Natural gas prices are going to stay low "for quite a while," and producers are just going to have to deal with it; after all, it's their fault, Southwestern Energy CEO Steven Mueller told a Houston audience Wednesday.

"Everything we do as an industry makes it more negative on the price side," he said. "...I think this is going to be a long-term battle; this isn't going to change overnight."

Two buck-something gas makes for a bitter pill considering it's the result of so much hard work and achievement in the energy patch. Drilling days are down, way down. Laterals are much longer. Finding and development costs have been beaten down while well costs have been holding about steady. Production and reserves, of course, are up, but so is demand as consumers notice the bargain.

It won't be enough for producers to just grin and bear it through the discount gas days. Those who tried that during the last gas bubble (circa 1986-1998) didn't make it, Mueller said at IHS CERAWeek 2012. "'Thriving' with low gas prices is the only successful strategy," he said.

Looking to the future, one can only expect energy technology advances to continue, and the spread of those advances will gather pace as what has been and will be learned in gas shales can quickly spread to oil, said Baker Hughes' Derek Mathieson, president of western hemisphere operations. What the industry winds up with is something of a hybrid of Moore's Law and Murphy's Law.

"The lessons we're learning are very quickly going to apply to new areas," Mathieson said. "No good deed goes unpunished. Technology led us to where we are today."

For instance, the industry is now in its fourth generation in the evolution of well completion technology. That's quite impressive when one realizes the first generation began in 2005. "The pace of change here is really something that's unprecedented," Mathieson said.

Back in 2005 the industry was using an average of four to five frack stages on a well with a maximum of eight. During the second generation of progress (beginning in 2009), the average number of frack stages was 12 with a maximum of 24. Last year the average was 20 stages with a maximum of 40.

"Almost everything that we're doing on the gas side can be translated to the oil side..." Mathieson said. "We don't have to wait five years to get to the same place."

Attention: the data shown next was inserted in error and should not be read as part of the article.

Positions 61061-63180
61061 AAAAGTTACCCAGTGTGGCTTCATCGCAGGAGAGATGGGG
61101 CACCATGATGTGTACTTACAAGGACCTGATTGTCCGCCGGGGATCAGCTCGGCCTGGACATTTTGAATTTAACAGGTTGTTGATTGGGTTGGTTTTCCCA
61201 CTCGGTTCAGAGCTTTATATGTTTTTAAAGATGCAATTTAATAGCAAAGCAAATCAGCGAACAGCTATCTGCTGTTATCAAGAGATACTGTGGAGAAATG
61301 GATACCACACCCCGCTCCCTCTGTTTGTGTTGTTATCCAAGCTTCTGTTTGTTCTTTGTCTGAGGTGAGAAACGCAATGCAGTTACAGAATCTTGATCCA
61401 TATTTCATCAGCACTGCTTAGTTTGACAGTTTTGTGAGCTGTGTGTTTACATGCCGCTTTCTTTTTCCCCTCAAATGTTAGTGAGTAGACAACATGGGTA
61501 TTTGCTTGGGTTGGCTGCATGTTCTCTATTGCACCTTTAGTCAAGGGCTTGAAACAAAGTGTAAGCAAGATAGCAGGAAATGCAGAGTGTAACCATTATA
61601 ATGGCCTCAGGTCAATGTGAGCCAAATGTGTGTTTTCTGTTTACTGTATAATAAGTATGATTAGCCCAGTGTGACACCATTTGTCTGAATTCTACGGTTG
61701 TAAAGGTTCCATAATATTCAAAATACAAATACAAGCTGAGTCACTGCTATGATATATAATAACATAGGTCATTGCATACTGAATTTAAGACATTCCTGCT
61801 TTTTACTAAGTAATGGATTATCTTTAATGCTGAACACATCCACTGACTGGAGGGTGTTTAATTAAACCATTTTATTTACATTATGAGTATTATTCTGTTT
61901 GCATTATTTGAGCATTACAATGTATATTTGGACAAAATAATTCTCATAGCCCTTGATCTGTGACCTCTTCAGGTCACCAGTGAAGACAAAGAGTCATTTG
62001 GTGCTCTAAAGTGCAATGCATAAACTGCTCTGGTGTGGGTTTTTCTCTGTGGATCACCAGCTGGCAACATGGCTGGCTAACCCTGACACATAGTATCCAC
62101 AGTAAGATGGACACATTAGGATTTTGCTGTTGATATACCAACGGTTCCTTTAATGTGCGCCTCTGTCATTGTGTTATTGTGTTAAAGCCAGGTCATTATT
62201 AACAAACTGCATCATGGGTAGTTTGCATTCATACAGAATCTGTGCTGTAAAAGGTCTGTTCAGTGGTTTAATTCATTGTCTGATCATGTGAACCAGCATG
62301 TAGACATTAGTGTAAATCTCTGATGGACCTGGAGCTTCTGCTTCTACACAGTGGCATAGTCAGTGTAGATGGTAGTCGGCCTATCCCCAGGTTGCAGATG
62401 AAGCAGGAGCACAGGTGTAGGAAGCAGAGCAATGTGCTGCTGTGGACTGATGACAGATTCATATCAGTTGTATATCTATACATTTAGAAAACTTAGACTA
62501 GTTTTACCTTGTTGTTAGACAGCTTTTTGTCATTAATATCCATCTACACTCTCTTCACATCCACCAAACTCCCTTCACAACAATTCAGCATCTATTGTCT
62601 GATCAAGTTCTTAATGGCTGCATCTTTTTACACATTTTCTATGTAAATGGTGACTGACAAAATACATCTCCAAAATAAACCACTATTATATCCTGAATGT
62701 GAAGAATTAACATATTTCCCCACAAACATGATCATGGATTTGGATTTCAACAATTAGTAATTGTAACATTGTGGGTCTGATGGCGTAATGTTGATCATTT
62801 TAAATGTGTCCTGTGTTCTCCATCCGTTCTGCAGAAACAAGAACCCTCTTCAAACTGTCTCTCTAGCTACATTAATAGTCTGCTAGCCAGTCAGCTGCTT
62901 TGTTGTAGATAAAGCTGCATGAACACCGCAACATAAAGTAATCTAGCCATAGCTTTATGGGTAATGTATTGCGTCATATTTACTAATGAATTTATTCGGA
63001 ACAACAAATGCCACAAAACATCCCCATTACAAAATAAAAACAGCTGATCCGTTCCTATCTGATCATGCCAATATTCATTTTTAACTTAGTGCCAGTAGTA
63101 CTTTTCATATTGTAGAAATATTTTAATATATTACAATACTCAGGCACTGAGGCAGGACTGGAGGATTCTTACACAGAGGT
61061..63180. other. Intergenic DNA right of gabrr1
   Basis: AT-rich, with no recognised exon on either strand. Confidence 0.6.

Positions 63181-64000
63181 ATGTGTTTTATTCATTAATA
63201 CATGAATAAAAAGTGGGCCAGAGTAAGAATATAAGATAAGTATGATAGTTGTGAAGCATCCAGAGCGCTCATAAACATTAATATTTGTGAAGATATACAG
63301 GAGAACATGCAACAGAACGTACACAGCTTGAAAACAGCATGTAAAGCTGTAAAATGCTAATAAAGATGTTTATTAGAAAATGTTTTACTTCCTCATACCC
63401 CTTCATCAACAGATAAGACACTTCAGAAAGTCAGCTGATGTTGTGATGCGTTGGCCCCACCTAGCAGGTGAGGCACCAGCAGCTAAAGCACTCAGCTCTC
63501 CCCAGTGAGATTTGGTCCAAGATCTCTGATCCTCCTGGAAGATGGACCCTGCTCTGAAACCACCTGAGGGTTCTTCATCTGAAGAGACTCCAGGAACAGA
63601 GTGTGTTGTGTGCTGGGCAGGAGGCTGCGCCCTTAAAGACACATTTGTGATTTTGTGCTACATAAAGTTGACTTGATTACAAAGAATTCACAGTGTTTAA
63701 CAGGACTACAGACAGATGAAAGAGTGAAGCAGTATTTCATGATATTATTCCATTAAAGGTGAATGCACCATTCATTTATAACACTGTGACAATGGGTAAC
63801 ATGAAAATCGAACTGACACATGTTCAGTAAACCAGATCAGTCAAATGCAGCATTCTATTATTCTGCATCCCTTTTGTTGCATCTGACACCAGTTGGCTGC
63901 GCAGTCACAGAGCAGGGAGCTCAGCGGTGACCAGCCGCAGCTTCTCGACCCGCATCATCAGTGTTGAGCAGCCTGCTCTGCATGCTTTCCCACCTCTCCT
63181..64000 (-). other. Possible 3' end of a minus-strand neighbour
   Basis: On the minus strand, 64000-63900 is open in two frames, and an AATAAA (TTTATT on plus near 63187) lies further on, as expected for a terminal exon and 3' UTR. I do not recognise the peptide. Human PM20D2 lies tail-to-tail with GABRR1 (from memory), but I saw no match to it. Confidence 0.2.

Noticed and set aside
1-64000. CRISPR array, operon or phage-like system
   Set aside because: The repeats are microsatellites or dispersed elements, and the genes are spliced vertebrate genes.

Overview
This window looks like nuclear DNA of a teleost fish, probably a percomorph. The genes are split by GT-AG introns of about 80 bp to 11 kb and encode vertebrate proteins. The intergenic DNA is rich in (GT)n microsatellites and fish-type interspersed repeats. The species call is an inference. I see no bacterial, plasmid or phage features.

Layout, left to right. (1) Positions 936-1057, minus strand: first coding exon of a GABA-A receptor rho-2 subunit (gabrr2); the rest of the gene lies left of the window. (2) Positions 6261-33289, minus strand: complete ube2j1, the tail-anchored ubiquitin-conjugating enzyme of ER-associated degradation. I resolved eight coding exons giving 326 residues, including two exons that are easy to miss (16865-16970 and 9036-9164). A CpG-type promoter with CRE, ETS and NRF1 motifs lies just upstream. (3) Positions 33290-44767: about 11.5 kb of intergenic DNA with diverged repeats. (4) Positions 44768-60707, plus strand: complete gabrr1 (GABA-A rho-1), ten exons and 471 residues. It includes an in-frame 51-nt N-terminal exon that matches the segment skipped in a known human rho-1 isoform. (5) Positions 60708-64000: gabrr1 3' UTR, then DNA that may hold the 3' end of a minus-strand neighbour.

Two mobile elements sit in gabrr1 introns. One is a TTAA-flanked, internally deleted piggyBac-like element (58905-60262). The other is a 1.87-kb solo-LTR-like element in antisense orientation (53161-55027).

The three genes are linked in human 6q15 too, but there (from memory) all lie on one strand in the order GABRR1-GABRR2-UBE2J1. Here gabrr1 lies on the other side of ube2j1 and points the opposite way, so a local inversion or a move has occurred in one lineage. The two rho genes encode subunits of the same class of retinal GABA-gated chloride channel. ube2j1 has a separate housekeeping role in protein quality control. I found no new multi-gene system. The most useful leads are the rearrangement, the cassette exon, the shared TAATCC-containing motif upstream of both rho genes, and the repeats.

Despite all the progress in well completion technology and practices, there's more to be done, particularly above ground, Mueller said. Southwestern has been looking to trucking and logistics giant J.B. Hunt and big box store Home Depot to learn more about moving large amounts of materiel and warehousing. "It's technology about how to get things from one point to another because they're [shale wells] such large-scale projects," he said.

As the pursuit of greater efficiencies continues, producers have been pulling back on dry gas drilling right and left and redeploying capital spending (capex) to oil and liquids-rich plays. QEP Resources Inc. is one of many.

"We have responded [to low gas prices] by drastically cutting the capex that we're dedicating to just dry gas drilling," said QEP CEO Charles Stanley. "We're focusing our capital toward oil and toward liquids-rich plays."

As this move continues across the industry, Stanley said it's still too soon to tell when the shift in drilling emphasis will balance the market.

The situation is so critical that it has moved Southwestern to start working the market end of the supply-demand equation and give away cars, natural gas-fueled cars. The company has embarked on a program aimed at putting about 10% of its employees behind the wheel of a natural gas vehicle, Mueller said.

A few compressed natural gas vehicles have been given away to employees; conversion kits are being made available to others. Ten percent is the goal because if just 10% of U.S. passenger vehicles were powered by natural gas, it would create an additional 4 Bcf/d of gas demand, Mueller said.